New Owners Incentives
New owners with environmental compliance obligations are encouraged to audit their operations, disclose and quickly correct any instances of non-compliance and implement measures to prevent future violations. To promote this kind of activity, the Department of Environmental Conservation (Department) will waive monetary penalties associated with non-compliance. These incentives help protect the environment and could provide the new owner with an immediate economic advantage.
The Department's Environmental Audit Incentive Policy applies to public and private entities regulated by the Department and offers special considerations for new owners within the first 60 calendar days after acquisition. New Owners must act fast to take advantage of these special considerations which include broader penalty waivers and longer disclosure time frames. Speak to the Department's Audit Policy Contact today to see how these incentives can work for you.
What benefits can accrue to a New Owner under the policy?
New owners that simply disclose discovered violations will avoid the monetary penalties associated with these instances of non-compliance. Other incentives are available for regulated entities that enter into an environmental audit agreement with the Department. Your Audit Policy Contact can provide additional information on entering into an audit agreement.
Who qualifies as a New Owner?
A new owner must verify that prior to acquisition:
- the new owner was not responsible for environmental compliance at the facility which is the subject of the disclosure, did not cause the violations being disclosed and could not have prevented their occurrence; and
- the new owner had no connection to the facility or significant relationship to the prior owner.
Can a New Owner be excluded from eligibility?
Yes, a New Owner can be excluded under very limited circumstances. If a new owner operates another regulated facility in New York, received notice of a violation for that facility and was uncooperative in remedying the subject violations, the New Owner could be deemed ineligible. A New Owner would not be deemed ineligible based upon the sole actions of the prior owner.
What Types of Violations Can Be Disclosed By a New Owner?
Violations of New York law and regulations discovered by an eligible regulated entity through an environmental audit, or discovered by the Department, its contractors, or other state, federal or local government agencies during pollution prevention or compliance assistance may be eligible for penalty mitigation. However the following violations are excluded from eligibility:
- a violation of an administrative or judicial order;
- a violation of the terms of any response, removal or remedial action covered by a written agreement;
- a violation discovered through Department inspection activities, including information requests and review of records related to inspection activities;
- a violation reported to a Federal, State or local agency by a member of the public or a "whistleblower" employee.
Do the Violations Need to be Discovered Through a Formal Third Party Environmental Audit?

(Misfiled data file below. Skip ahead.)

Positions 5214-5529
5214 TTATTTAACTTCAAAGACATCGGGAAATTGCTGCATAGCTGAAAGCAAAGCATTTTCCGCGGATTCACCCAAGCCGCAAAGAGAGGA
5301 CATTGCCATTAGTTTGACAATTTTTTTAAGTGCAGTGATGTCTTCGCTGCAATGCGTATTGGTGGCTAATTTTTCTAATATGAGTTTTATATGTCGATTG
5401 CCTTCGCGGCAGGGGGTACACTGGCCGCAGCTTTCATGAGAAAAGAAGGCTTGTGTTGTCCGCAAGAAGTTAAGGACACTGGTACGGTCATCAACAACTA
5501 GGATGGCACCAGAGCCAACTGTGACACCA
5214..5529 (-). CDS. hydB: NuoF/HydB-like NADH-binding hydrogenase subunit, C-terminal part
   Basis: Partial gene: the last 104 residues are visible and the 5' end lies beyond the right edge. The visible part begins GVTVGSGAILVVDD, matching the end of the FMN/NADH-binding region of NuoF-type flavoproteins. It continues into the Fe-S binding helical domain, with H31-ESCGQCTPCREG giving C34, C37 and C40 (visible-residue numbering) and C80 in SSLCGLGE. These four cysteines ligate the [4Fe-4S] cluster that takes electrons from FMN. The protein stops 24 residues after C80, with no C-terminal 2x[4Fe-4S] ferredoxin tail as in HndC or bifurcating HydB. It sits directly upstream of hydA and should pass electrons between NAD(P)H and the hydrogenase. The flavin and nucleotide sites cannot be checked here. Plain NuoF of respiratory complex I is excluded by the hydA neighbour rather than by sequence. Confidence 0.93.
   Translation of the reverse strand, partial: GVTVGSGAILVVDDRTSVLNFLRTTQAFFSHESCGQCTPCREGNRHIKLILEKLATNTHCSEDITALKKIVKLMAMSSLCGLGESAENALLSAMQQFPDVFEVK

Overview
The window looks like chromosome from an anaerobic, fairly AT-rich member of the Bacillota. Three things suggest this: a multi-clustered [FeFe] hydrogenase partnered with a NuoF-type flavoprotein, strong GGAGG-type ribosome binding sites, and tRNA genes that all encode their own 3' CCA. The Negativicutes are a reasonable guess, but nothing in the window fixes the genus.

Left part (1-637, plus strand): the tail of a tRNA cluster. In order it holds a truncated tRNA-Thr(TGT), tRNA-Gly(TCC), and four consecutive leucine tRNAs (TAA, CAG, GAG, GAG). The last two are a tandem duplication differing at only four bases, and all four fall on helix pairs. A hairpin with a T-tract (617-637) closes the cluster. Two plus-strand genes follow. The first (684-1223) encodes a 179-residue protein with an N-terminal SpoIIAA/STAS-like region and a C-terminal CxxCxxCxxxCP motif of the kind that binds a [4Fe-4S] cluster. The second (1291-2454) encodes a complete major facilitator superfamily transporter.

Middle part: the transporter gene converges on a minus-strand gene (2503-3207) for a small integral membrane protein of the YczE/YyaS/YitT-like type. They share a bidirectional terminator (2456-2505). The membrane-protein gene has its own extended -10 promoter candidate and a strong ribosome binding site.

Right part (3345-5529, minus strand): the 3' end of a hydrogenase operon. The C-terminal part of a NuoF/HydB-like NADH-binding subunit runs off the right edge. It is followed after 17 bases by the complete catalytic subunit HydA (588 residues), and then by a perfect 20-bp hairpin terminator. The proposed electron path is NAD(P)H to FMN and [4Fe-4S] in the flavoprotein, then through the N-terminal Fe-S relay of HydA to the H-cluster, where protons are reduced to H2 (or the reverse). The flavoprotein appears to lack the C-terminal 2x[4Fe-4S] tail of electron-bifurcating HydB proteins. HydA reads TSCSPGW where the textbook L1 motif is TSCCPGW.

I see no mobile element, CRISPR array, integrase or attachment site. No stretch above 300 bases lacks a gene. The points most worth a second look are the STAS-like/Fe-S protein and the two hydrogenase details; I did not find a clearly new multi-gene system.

No. Environmental audit activities include, but are not limited to: a formal audit by a third-party; an informal compliance review by a facility employee; and a compliance assessment conducted pursuant to a facility's environmental management system. Also, new owners may identify the scope of their disclosure. Disclosure may consist of a single violation or may include a variety of violations from one or more environmental regulatory programs.
What if I Discover a Violation That is Required to be Self-Reported Pursuant to Federal or State statute, Regulation, Permit or Order?
If you are an eligible new owner, the fact that the violation is required to be self-reported does not preclude your ability to self disclose and receive penalty mitigation.
What Should a New Owner do to Disclose a Violation?
First, as you proceed with the acquisition of the business ensure that you have an effective plan to understand whether any violations of New York law and regulations exist. Also, be aware that the terms for new owner disclosures are only applicability if the violation is disclosed within 60 days of acquisition. If you are considering the disclosure of violations, please contact the DEC contact for the region you are located.
What Timelines are Associated With Correcting a Disclosed Violation?
A new owner must correct all disclosed violations expeditiously, consistent with any applicable time frame and protocol prescribed by law and regulation, and as may be directed by the Department in writing. Where no time frame is specified elsewhere, correction of the violation(s) should not exceed 60 days after disclosure to the Department, unless an alternate time frame is established as part of an environmental audit agreement or agreed to by the Department in writing. Correcting violations includes remediating any environmental harm associated with the violations, as well as implementing procedures to prevent future violations. The regulated entity must secure all permits, approvals and authorizations required by law; and comply with all existing and applicable statutes, regulations, permits, Orders, or any other legally binding obligation. Department oversight of remedial activity will be implemented where appropriate.